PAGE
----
MRI of the acute spine

Author(s): Dr Laura Pendower, Dr David Doig, Sophia Hill, Dr Asif Mazumder

Hospital: Guy's and St Thomas' Hospitals

Reference: RAD Magazine, 44, 516, 14


There are many conditions that can present with rapid onset of signs and symptoms suggestive of acute injury of the spine. A large proportion of these patients present following traumatic injury to the spine and this will therefore be the main focus of this article. More insidious processes can also present with spinal cord compressive symptoms, for example malignancy or infection, and these will also be considered briefly.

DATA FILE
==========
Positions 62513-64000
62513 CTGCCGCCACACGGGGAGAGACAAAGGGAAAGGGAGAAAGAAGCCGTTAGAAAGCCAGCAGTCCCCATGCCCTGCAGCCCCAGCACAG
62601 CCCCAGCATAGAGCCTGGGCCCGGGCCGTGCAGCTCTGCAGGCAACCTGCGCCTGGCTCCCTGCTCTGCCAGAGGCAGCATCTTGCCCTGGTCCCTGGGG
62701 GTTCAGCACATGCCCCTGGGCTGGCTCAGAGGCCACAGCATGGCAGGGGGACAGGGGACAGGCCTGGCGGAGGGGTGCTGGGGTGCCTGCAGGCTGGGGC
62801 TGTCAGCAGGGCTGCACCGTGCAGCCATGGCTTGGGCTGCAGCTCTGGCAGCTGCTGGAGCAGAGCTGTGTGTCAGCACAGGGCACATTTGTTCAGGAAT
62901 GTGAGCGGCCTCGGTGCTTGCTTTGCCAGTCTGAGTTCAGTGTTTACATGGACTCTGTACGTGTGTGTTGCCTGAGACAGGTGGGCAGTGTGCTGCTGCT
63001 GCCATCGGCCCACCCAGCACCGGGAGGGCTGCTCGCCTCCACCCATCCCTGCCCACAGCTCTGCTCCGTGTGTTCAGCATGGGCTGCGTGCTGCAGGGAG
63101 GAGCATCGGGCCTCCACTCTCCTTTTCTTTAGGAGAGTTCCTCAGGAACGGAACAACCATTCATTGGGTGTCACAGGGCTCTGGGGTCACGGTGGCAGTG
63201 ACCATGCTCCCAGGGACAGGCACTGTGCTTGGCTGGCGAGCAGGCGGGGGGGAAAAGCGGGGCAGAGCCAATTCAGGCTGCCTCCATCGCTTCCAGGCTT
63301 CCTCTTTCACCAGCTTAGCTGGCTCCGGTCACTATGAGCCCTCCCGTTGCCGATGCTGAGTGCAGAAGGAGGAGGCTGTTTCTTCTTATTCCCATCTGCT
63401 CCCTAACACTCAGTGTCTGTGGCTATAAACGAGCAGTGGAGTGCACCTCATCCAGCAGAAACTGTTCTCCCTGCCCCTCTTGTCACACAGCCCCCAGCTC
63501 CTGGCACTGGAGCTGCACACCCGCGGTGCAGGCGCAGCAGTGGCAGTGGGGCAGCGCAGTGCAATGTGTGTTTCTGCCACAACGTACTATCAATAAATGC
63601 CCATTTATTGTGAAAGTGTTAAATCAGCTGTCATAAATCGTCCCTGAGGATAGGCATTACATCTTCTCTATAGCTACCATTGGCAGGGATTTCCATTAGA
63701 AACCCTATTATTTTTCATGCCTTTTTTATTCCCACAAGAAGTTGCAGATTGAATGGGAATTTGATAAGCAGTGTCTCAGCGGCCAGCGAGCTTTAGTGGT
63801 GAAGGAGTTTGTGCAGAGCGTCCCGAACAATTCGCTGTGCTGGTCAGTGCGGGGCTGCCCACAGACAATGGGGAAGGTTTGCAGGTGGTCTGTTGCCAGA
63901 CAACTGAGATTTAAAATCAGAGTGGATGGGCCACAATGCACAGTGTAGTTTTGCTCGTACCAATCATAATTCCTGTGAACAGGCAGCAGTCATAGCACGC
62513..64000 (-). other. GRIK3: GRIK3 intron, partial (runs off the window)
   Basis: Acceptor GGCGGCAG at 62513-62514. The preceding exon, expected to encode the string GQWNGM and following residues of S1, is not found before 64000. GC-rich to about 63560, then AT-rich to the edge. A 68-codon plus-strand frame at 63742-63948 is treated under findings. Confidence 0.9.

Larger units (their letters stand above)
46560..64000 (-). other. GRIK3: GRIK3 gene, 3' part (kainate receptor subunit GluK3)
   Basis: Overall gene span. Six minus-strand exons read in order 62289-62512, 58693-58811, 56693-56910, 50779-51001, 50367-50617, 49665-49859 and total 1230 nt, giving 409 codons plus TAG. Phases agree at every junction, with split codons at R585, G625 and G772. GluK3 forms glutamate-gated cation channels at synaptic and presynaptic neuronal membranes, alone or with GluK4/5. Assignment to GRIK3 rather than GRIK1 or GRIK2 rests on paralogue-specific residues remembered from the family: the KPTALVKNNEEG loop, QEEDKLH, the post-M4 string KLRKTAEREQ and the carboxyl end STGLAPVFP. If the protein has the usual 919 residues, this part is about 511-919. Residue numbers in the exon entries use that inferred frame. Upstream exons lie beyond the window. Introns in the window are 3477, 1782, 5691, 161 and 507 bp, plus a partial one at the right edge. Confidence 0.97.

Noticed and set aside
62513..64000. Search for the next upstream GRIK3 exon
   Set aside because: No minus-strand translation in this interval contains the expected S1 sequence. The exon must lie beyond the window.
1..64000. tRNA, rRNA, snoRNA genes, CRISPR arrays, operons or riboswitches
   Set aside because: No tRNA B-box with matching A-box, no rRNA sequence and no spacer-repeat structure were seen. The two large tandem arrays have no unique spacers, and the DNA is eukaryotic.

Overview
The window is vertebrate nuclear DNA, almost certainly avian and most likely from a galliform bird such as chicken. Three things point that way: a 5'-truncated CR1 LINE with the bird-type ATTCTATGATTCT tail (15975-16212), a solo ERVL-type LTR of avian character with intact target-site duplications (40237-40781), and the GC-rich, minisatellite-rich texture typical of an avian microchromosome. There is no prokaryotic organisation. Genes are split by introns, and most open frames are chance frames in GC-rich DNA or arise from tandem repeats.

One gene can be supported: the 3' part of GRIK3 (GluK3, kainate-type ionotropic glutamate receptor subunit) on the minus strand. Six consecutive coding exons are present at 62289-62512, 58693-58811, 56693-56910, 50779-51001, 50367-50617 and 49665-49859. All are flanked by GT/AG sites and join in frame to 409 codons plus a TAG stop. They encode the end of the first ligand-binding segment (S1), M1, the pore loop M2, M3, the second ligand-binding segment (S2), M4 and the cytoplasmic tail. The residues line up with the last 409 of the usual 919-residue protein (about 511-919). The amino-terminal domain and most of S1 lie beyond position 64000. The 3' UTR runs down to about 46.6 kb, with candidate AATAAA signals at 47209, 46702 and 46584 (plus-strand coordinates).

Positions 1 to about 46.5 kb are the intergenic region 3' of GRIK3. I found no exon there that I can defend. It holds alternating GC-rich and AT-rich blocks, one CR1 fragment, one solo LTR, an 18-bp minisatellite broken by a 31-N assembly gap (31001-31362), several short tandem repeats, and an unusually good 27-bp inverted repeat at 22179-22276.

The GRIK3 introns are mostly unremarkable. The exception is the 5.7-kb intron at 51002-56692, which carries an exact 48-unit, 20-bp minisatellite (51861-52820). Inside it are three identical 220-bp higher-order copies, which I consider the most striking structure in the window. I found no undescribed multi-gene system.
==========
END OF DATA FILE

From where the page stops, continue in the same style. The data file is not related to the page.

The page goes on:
Spinal cord injury can be a source of much concern, particularly when it manifests as dramatic neurological symptoms such as paralysis. The gold standard method of assessment of the acute spine is magnetic resonance imaging (MRI), although this is less available, more time-consuming and more resource intensive for the immobilised or ventilated patient than computed tomography (CT), which remains the initial investigation of choice for traumatic injury.

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